Social Technologies are becoming strongly integrated in modern life, So much so that we can tend to take them for granted. Social Media is a great way to stay up to date with friends, family, and current news events. It’s also a great way to keep in contact with people who are geographically distant. To many people my age, Social Technologies are second nature and sometimes I can tend to post and interact on these technologies without considering how I am portraying myself. This assignment gave me the opportunity to take a step back from myself and analyse how I use online platforms and the identities I portray myself as.

The first task was to create a Persona Poster based off our own personal information. I’ve made persona posters before but apparently not well as this was a huge learning experience. Throughout the process I learnt a lot about myself and how my use of social technologies is strongly dependant on my personal goals, likes, dislikes and usual day. This was interesting because prior to this activity I wasn’t even consciously aware of my personal goals.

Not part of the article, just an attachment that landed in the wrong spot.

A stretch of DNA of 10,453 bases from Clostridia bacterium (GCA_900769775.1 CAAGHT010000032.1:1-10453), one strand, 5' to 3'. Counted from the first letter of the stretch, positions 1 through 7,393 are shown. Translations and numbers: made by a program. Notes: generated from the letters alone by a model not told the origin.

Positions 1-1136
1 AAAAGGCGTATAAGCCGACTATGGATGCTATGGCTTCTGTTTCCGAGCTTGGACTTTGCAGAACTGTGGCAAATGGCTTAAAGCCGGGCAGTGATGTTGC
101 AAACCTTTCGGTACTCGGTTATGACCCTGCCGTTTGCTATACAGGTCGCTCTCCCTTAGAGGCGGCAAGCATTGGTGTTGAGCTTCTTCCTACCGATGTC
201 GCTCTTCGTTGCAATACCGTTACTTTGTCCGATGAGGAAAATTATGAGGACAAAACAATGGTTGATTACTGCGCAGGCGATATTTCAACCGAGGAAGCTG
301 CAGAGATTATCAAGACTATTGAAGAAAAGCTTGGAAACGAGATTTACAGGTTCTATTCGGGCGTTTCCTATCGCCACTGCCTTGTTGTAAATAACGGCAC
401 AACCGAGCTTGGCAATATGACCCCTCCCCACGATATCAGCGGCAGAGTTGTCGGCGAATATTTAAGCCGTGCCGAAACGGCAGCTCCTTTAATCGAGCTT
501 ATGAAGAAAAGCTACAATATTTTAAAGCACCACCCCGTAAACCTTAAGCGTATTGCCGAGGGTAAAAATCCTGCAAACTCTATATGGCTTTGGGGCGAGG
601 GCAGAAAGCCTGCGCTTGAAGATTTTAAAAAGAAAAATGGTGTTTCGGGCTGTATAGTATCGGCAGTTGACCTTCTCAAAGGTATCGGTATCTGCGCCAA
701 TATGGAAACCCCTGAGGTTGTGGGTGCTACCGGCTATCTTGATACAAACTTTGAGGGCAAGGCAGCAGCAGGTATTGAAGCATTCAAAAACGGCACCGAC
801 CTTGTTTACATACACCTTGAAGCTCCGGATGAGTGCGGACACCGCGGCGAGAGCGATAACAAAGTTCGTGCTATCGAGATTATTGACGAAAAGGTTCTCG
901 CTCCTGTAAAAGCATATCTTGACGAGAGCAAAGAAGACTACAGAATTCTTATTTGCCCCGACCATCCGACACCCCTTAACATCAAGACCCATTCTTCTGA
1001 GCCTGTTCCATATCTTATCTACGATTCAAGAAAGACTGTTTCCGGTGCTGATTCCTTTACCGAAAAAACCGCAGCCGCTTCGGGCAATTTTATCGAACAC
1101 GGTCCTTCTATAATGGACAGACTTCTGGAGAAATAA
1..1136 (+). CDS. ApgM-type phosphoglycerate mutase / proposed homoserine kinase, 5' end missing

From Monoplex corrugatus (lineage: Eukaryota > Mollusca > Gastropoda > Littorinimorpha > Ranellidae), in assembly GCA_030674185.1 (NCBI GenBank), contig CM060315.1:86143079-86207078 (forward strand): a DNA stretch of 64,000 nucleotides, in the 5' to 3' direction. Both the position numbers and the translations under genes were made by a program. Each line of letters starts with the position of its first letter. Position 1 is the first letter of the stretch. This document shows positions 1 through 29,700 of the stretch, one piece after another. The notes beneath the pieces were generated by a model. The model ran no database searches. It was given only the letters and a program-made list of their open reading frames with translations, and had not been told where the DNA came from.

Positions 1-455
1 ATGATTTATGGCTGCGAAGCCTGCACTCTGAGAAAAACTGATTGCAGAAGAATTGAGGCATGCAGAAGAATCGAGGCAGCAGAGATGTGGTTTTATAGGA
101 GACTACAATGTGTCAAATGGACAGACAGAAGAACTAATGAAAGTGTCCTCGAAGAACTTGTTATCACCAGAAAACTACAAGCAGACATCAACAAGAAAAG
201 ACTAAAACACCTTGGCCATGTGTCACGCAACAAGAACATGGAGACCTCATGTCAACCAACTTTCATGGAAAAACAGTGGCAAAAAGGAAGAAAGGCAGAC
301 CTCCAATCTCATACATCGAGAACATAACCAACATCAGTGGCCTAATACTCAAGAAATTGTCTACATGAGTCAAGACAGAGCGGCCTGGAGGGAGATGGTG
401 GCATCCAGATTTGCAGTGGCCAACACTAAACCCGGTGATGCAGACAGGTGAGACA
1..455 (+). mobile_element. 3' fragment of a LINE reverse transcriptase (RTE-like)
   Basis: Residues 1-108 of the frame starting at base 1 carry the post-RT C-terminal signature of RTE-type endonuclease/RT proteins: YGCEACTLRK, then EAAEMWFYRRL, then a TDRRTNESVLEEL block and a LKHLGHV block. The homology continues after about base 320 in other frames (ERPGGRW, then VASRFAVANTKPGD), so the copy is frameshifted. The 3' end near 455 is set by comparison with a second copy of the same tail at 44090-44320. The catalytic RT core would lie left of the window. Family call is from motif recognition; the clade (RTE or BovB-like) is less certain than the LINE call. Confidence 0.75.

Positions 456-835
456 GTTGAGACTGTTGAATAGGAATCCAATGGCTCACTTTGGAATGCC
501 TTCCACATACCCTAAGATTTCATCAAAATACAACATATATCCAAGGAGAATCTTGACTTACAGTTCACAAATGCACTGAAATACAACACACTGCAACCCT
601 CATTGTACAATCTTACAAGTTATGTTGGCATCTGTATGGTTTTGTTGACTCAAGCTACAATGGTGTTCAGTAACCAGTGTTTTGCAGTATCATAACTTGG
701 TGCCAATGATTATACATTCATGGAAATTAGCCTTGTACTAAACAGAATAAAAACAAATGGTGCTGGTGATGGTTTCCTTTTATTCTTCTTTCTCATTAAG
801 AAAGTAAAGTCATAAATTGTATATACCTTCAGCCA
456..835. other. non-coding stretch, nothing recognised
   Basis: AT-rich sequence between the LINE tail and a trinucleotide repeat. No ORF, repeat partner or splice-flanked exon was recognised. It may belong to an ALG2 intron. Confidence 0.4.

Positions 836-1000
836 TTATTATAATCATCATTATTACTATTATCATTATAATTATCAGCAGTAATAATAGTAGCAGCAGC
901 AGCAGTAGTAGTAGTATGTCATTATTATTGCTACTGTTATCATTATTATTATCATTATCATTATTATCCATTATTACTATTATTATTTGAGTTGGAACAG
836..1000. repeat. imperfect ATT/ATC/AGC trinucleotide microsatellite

In my persona, a constant pain point was getting information slowly. This was referenced in my hatred of slow ISP and slow buffering. But it didn’t stop there because I also prefer graphically designed sites, sites which are intuitive to navigate and sites that utilise infographics; all of which increase the speed of information absorption. Lastly, I frequently consume information in video format. This is partially because I’m a very visual person and videos can include animations or imagery that helps to illustrate the point, but also because listening to someone explain something is faster than reading something. I hadn’t previously realised how concerned I am with time. I wonder if this need for immediacy of information is caused by actually time constraints or just because I’m used to an information rich world.